Animal Crossing is one example. This relaxing take on civilization begins with the same story: You are the only human (barring friends) in a town full of animals for neighbours — a town that you live in, manage and develop communal prosperity. It just so happens that your human avatar as an Animal Crossing villager… is white. While newer games in the series have made great strides towards player customization with a growing assortment of fashion choices, options for character features are still limited: skin colour is not a variable. Four games into the series (the latest being New Leaf for the Nintendo 3DS), this has yet to change. But perhaps aware of the calls we now see in gaming, the newest installment will change that: the interior design-focused spin-off — Happy Home Designer, launching in September — is the first time that players can choose their Villager’s skin colour. This will bring a welcome touch of ethnic representation to a series that probably should have had such a feature implemented long ago.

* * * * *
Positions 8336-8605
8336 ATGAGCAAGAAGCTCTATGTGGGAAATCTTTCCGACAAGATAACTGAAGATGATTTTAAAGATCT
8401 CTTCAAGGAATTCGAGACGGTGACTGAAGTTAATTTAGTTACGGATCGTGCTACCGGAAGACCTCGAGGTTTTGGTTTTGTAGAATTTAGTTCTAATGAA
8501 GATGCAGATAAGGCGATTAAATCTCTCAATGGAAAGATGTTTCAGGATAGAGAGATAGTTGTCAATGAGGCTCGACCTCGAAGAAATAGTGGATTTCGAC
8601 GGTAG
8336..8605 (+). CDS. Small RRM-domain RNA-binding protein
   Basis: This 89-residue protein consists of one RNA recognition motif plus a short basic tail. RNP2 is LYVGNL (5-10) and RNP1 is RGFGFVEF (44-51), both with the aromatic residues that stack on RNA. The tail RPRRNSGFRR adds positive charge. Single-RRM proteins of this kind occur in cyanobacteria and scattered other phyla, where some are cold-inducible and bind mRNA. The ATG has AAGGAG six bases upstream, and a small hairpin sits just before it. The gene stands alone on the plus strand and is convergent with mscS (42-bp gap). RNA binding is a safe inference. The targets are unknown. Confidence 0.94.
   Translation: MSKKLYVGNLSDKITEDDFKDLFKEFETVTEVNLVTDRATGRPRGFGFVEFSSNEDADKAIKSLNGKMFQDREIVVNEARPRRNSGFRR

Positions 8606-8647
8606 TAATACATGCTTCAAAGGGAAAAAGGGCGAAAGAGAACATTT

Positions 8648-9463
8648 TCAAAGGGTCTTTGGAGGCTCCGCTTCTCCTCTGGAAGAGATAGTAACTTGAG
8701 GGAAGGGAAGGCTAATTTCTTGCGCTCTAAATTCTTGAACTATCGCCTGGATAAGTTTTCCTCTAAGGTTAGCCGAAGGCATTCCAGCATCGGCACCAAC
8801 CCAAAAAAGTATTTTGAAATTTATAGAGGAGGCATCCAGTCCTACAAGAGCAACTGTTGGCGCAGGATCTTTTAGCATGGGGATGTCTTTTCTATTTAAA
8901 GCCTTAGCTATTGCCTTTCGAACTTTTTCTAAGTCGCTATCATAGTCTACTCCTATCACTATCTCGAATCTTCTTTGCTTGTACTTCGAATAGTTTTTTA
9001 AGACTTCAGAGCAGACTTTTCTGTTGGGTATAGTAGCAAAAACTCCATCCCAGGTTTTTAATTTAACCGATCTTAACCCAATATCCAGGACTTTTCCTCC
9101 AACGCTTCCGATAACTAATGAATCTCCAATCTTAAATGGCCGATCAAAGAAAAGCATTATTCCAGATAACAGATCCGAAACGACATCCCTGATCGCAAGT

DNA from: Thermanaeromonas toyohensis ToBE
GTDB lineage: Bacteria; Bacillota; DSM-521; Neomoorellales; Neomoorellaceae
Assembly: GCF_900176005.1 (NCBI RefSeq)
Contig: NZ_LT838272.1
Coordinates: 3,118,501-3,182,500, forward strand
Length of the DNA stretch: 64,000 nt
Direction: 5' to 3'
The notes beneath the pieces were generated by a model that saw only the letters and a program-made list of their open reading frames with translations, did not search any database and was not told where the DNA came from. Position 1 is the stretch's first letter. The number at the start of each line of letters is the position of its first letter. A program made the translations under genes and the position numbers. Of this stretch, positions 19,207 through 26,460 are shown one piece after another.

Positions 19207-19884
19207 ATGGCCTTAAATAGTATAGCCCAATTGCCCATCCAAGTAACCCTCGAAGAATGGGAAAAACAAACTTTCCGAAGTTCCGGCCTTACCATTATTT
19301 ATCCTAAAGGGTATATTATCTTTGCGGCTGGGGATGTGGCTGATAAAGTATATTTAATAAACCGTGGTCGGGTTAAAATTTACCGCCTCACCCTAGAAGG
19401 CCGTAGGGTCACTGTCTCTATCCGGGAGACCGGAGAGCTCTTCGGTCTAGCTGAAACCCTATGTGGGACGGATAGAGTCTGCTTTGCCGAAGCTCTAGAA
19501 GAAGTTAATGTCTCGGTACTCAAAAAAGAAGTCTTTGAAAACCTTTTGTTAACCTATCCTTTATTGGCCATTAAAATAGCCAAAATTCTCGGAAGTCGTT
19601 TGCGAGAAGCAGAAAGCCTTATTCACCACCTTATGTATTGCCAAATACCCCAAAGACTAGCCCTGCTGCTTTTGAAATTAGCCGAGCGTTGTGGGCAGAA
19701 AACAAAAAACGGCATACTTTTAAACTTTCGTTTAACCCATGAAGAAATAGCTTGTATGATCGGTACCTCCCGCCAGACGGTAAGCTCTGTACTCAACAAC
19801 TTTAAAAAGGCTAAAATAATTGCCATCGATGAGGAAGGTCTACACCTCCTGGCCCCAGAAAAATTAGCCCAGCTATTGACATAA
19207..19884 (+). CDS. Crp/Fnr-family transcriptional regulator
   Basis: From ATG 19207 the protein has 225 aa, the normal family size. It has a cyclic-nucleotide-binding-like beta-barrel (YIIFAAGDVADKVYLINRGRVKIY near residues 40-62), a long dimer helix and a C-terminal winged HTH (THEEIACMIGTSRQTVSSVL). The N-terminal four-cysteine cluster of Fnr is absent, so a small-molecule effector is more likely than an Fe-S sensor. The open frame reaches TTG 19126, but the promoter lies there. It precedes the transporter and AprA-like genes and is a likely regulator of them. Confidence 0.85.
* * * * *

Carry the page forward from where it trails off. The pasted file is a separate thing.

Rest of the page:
Screenshot from Animal Crossing with a brown human character alongside a Kangaroo.

In past games, I’ve favoured the clown mask as my personal gear of choice, but something tells me I’ll be less inclined to do so in the future, now that I can represent myself in the game with greater accuracy.

Nintendo is also preparing to address this matter of diversity with — of all things — the next Mario game. The iconic figure is having his 30th Anniversary soon, and to commemorate, Nintendo has launched a campaign where players can submit videos expressing their appreciation with comedy, art, even stop motion animation. This is in connection with the release of Super Mario Maker, a game that promises to inspire new waves of content creators with the prospect of creating original Mario levels. In the editing interface of Super Mario Maker, your default cursor is a human hand holding a Nintendo DS stylus. However, you will be able to change the cursor to something more in keeping with Mario’s universe — like the cat paw from Super Mario 3D World. But if you want to preserve the “hands-in” feel, Nintendo says that the skin tone of the hand can be changed also. Having this option is a bonus that contributes to greater inclusion and acknowledgement of the diverse fanbase that Mario has built over the years.

Untold Stories